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Strategic Planning

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Strategic Planning and its applications

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Strategic Planning

  1. 1. Strategic Planning Prof. Prashant Mehta National Law University, Jodhpur
  2. 2. STRATEGIC PLANNING Introduction Corporate Strategy The Stages of Corporate Strategy Formulation The Stages of Corporate Strategy Implementation Strategic Alternatives
  3. 3. Strategic Planning • A strategy is an overall approach, based on an understanding of the broader context in which you function, your own strengths and weaknesses, and the problem you are attempting to address. A strategy gives you a framework within which to work, it clarifies what you are trying to achieve and the approach you intend to use. It does not spell out specific activities. • Thus formulation of Corporate Strategy forms the crux of the Strategic Planning Process
  4. 4. CorporateStrategy • It is concerned with the overall purpose and scope of the business to meet stakeholder expectations. This is a crucial level since it is heavily influenced by investors in the business and acts to guide strategic decision-making throughout the business. Corporate strategy is often stated explicitly in a "mission statement". • Corporate strategy spells out the growth objective of the firm, the direction, extent, pace, and timing of firms growth. • It is objective strategy of the firm.
  5. 5. Nature,Scope,andConcernofCorporateStrategy • Concerned with choice of businesses, products, and markets. • It is design of filling firms strategic planning gap. • Concerned by choice of firms product and markets. • To achieve right fit between firm and environment. • Build relative competitive advantage for the firm. • Corporate objectives and Corporate strategy together describes the firms concept of business. • It is objective strategy of firm.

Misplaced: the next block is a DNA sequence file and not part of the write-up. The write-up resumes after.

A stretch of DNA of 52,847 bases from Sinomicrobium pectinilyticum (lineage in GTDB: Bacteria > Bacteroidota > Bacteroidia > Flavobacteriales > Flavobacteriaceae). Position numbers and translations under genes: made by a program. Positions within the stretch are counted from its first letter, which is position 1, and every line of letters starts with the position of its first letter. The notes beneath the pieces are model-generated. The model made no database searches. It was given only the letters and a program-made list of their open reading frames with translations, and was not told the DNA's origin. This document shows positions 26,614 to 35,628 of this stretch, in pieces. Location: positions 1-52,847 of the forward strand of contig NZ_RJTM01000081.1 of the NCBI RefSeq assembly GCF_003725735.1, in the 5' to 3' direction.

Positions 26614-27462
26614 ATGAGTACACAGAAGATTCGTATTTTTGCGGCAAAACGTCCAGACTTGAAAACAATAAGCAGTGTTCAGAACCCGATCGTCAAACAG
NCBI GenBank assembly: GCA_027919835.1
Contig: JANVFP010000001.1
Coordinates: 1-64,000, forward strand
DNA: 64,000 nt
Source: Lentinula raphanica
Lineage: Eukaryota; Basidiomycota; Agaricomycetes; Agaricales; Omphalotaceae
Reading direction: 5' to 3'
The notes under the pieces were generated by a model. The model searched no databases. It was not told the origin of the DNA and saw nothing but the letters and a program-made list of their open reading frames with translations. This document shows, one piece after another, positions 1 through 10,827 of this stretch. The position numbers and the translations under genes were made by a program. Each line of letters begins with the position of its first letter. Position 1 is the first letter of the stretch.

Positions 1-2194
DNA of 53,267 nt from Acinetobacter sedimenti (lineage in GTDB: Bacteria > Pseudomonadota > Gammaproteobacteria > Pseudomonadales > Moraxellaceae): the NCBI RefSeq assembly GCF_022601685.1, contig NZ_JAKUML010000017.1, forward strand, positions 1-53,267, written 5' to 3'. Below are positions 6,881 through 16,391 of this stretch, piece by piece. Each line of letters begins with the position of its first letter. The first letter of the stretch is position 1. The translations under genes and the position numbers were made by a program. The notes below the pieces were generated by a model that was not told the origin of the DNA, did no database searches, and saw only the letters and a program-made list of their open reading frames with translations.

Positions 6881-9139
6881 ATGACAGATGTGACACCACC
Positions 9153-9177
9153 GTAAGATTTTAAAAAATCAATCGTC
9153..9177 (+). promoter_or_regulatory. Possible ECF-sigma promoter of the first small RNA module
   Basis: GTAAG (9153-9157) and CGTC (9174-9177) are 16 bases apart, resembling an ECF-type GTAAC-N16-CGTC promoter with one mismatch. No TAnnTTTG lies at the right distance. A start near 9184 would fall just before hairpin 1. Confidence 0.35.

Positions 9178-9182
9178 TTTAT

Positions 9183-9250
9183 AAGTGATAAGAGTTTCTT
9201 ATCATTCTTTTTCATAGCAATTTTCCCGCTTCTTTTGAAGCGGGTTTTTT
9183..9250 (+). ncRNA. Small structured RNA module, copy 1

6. 6. WhatDoesCorporateStrategy Ensure • It ensures growth and alignment of firm with its environment. • Builds relevant competitive advantage. • It is design for filling the strategic planning gap. • Make use of SWOT analysis effectively. • Strategy is adhoc responses to change in environment-in competition, consumer tastes, technology, and other variables. • Prepares for long term, well thought out and prepared responses to various business forces in the business environment.
  7. 7. Strategy is Partly Proactiveand Partly Reactive • Company’s strategy is blend of two opposing actions: • Proactive action on part of managers to improve company’s market position and financial performance besides tackling the task of competing for buyers patronage. • Reactive action to unanticipated developments in dynamic market conditions like rivals firms, shifting consumer requirements, new technology, market opportunities, changing PEST elements. • Crafting a strategy thus involves stitching together a proactive / intended strategy and then adapting to changes as they emerge as reactive / adaptive strategy.
  8. 8. Strategy is Partly Proactiveand Partly Reactive
  9. 9. Dealingwith Strategic Uncertainty • Strategic uncertainty is key construct in strategy formulation. • Strategic alternatives are clustered in order to set priorities w.r.t. information gathering and analysis. • Unpredictable future event can lead to strategic uncertainty which can be handled by scenario (multiple scenario) analysis. • Strategic Uncertainty can impact present, proposed, and even potential SBU and its importance to firm. • The importance is established by associated sales, profit, and costs. Which may or may not reflect the true value of the firm.